The lack of readiness of visitors to new formats of interaction (and why should they go to a virtual booth at all? :)
The chart shows that the arguments in favour and opposed were equal. The underlying argument was the awareness that it is not clear when conferences will be able to get back offline, in a year or two... I didn't want to lose so much time and opportunities, but I didn't want to lose money either. What could we do?
Five-year plan in 4 years or preparation for online conferences in 2 weeks
I think you can guess from the subtitle what we are going to talk about and what the outcome of our discussions was. Yes, we decided to take a risk and got involved in online events . I can't say that the preparation was terribly difficult for us – no. There was one crucial factor that did not play in our favor - time. It was the lack of time bothering partners - hosters of JUG.ru. But we should give them credit for making the first stage of preparation (pre-conference stage) as easy as possible for us. However, two weeks before the conference seemed like a Groundhog Day:
As a result, we were preparing for 3 conferences with 2 hosters at the same time. Of course, bugs began showing up right during conferences. There were many occasions: the conference platform did not work at some points; copy-paste mistakes in the text; the hosters' information about a giveaway was different from ours; the conference starting time was postponed; participants did not understand how to get to our virtual booth, etc. Nevertheless, given that this was the first event in this format, and no one had exact ideas what could go wrong, everyone was on full alert: we were looking for inaccuracies on our sponsor's pages, and the hosters were quick to correct them. Well, you might say - all these are small things of life that happen to anyone. But this is business, it is unforgiving for mistakes. Therefore, for your part, as a sponsor, to be insured and confident that you have prepared 100% for the event, take note of some points:
- Plan things! Proper timing will not let you and your colleagues drive crazy, especially if you are very limited in time;
- Set a deadline for your colleagues who participate in the preparation before the one sent to you by the hosters;
- When you collect information for a virtual booth, don't be lazy and make a visual preview so that you don't have to ask the hosters to fix something 500 times later;
- If the hosters don't answer you, it doesn't mean that you don't need to do anything :D Other people also encounter issues for the first time when it comes to online events and meeting industry in general. So, if you do not take care of your company's logos, mailing lists in social networks and mail, descriptions of your activities, and so on, then you should not count on any more or less positive result in the end;
- Just in case, double-check the timings (schedule). It may turn out that something changed, but someone forgot or didn't have time to tell you about.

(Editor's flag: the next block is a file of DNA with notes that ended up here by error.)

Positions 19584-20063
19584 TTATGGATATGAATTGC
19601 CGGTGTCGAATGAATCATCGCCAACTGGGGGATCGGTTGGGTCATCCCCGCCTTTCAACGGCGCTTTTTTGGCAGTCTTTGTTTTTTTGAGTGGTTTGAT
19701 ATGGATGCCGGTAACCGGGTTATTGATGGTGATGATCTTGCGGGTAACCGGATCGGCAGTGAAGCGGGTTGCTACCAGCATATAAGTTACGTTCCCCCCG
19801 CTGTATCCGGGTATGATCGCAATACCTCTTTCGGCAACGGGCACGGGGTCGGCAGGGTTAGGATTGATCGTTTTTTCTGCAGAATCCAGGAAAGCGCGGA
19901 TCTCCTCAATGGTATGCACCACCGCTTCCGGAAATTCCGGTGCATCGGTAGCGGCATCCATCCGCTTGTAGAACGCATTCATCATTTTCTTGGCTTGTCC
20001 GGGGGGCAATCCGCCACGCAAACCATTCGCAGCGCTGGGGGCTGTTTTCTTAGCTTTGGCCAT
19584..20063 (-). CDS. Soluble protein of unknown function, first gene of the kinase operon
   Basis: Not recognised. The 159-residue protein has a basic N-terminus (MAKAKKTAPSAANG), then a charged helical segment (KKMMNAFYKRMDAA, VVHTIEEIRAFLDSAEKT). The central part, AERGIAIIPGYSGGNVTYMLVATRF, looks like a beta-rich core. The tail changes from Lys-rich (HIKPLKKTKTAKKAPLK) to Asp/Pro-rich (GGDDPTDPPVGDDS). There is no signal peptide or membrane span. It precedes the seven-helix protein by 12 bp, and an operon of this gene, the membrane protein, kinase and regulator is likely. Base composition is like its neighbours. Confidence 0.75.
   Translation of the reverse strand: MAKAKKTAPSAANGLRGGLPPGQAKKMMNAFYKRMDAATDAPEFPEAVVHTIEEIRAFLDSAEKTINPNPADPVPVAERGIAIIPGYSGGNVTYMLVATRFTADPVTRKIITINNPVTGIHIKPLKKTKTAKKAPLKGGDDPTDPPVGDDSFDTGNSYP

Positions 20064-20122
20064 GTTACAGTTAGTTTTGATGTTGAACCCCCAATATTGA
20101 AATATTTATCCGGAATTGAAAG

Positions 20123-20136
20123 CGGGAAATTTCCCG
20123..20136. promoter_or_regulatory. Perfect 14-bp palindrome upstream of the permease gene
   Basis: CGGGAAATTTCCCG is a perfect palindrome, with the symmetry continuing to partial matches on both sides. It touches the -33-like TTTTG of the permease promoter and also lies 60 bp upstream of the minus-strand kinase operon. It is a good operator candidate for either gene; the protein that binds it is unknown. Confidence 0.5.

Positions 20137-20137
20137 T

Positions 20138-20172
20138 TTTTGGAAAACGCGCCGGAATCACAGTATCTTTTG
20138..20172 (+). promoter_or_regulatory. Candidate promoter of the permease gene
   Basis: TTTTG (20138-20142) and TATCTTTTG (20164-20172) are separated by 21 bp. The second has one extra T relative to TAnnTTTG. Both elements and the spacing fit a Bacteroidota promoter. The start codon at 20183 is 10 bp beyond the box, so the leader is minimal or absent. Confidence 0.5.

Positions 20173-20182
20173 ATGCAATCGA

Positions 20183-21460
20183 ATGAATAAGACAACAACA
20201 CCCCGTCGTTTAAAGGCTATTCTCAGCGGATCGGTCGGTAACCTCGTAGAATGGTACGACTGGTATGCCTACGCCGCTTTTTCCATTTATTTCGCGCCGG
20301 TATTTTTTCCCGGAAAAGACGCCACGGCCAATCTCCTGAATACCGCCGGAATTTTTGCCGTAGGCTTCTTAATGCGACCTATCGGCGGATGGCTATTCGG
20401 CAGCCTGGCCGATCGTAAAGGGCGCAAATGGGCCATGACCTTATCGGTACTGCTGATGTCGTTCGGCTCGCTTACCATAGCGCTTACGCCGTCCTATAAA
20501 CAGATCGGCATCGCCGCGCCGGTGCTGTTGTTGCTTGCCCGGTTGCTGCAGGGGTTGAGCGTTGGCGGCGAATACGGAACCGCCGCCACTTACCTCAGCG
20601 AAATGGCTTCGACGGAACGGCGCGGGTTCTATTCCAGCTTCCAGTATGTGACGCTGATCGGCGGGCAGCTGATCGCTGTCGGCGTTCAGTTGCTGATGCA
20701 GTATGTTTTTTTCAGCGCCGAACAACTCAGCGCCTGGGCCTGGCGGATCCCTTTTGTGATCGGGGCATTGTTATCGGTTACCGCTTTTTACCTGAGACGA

- When working remotely, things are much worse with technical equipment, so make sure that all members of your team have webcams, headsets, and so on. Also don't forget to make test calls to make sure that everything will work on the conference day.
- Double-check! Always and all! Do not take the hosters' word that everything is ready. They are also people, and they can also be wrong. By the way, you also need to double-check yourself.
You can extend this list yourself, but these items will significantly help you avoid this condition:
Agree, burning out before the event even started is not be very productive.
I can express my general opinion about online conferences in the field of IT in one picture:
It is difficult to add something after such an eloquent demonstration :D But seriously, the online format is not suitable for all companies. This is easy to see if you compare the number of sponsors of offline and online formats.
First, it all depends on the goal of your company. For example, if you're hunting for employees, an online booth will still work for you, if you have thought things through. On the other hand, if you just present or talk about the product (like us), then this goal is unlikely to be achieved, since the conference content will block at least some interest from the participant. Provided that the speakers are correctly selected, and nothing crashes during broadcasts.
It's always difficult to start new projects. We got involved online when this format has not yet caught on with our audience, so we would not have made most of the mistakes and risks now.
For my part, I can say that I am in favor of new projects, proposals, etc., BUT if you initially see risks, then do everything to minimize them. Use the CJM (client's journey map) to clearly present your concerns to the team, or, conversely, to confirm whether you want to participate.
P.S. We are very much looking forward to the return of the offline format. And yes, of course, we will continue to work with our partners, including JUG.ru, Ontico, Two Blue Cubes Ltd, etc. I would like to repeat the main idea once again: we don't participate in online conferences just because the format doesn't suit us. And we are terribly sad that we can't see you, dear readers/participants, and you, fellow hosters at the conferences C++ Russia, DotNext, Joker, HL++, CoreHard, etc. We continue to come up with activities, features, calendars ... :D and hope to see you soon!
That's it for me.